Your notebook computer is probably sturdy enough to handle the bumps and bruises that come with airplane travel and maybe even the accidental tumble off a table. But can it survive prolonged exposure to 120°F heat or a weekend away on active duty with the Navy Seals?

For those seeking a brawnier portable, FieldWorks Inc., in Eden Prairie, Minn., has introduced the computer hardware industry's latest attempt at product specialization: the rugged notebook. Weighing in at 9.5 pounds, the FW5000 ($4,995 to $8,500) is a pretty ordinary 486DX4 notebook encased in a rubberized magnesium alloy frame. Just how hardy is it? The notebook can withstand a four-foot drop. (That's for those particularly brutal connecting flights.)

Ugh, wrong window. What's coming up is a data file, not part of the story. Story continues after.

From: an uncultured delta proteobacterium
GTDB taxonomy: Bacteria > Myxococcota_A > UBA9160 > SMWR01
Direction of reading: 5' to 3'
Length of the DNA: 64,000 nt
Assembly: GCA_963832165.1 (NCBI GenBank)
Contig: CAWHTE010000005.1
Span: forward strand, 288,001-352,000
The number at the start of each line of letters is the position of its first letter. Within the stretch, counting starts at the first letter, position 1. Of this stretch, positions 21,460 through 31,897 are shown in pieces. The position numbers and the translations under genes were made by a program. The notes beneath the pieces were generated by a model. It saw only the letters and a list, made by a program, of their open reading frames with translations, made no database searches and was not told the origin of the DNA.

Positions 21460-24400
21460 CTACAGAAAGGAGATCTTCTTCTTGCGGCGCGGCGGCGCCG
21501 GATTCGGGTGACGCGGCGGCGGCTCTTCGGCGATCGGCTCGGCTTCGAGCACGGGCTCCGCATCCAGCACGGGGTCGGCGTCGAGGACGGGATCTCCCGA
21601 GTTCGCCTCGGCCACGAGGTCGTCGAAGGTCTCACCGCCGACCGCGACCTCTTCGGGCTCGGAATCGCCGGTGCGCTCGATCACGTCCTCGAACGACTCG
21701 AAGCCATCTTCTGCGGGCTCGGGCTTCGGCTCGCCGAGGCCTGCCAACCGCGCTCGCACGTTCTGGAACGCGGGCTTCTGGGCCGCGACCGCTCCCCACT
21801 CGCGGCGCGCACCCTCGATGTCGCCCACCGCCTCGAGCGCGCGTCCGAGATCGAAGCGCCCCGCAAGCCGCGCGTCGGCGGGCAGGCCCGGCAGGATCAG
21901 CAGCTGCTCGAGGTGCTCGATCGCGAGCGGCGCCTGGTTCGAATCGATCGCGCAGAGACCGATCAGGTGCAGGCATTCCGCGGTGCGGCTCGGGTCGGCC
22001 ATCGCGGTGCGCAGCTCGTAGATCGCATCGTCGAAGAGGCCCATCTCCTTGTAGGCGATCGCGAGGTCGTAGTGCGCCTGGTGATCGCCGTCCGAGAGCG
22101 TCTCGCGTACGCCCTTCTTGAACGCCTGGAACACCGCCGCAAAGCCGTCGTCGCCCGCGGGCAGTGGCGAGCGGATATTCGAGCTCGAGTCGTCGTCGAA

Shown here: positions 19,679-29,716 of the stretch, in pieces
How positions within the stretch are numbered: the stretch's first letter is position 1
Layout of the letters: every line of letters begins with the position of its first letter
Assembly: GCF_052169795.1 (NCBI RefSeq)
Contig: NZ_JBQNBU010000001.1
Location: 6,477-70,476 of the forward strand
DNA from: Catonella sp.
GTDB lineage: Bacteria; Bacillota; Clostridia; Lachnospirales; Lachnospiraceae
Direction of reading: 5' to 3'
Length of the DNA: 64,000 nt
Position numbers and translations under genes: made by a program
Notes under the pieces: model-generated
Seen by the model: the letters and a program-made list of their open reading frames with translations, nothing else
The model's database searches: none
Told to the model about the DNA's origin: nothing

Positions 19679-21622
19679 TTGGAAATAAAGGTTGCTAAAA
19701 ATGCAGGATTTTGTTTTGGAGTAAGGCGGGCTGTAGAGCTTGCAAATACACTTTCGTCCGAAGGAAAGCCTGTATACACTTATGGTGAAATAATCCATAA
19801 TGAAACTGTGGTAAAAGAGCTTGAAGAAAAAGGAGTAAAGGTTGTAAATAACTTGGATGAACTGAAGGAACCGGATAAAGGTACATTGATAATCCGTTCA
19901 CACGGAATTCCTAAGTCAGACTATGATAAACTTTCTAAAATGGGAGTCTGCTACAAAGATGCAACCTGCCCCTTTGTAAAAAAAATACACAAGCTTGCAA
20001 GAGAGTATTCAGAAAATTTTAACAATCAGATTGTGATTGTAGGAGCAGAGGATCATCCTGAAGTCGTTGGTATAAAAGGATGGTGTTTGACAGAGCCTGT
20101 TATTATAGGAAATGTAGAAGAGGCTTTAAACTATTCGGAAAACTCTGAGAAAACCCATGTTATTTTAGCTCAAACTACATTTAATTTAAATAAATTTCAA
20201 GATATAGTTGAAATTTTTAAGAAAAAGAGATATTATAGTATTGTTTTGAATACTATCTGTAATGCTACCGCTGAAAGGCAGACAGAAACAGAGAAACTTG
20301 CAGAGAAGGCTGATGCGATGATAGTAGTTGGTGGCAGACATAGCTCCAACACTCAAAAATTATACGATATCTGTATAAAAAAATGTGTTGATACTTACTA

Apparently the notebook is catching on in companies that have demanding computing needs in fearsome field conditions. Dateppli Inc., in Midland, Mich., recently acquired 20 new FieldWorks laptops for its vehicle data-collection test systems, which measure things like the G-force created by driving around a turn or the force exerted on safety belts during sudden stops. Dateppli uses the FieldWorks notebooks to collect data day after day in the Florida sun (average temperatures in the 90s; humidity rarely below 80%) for various car companies.

The notebook even meets the military's rigorous standards. Special Forces outfits are now equipped to parachute into hostile territory with little more than a pocket knife and a FieldWorks notebook. With instruments attached by Lockheed Martin Corp., the notebook can help locate missile guidance systems. The Navy Seals, too, plan to carry the notebooks soon for communication in the field.

-- Joshua Macht

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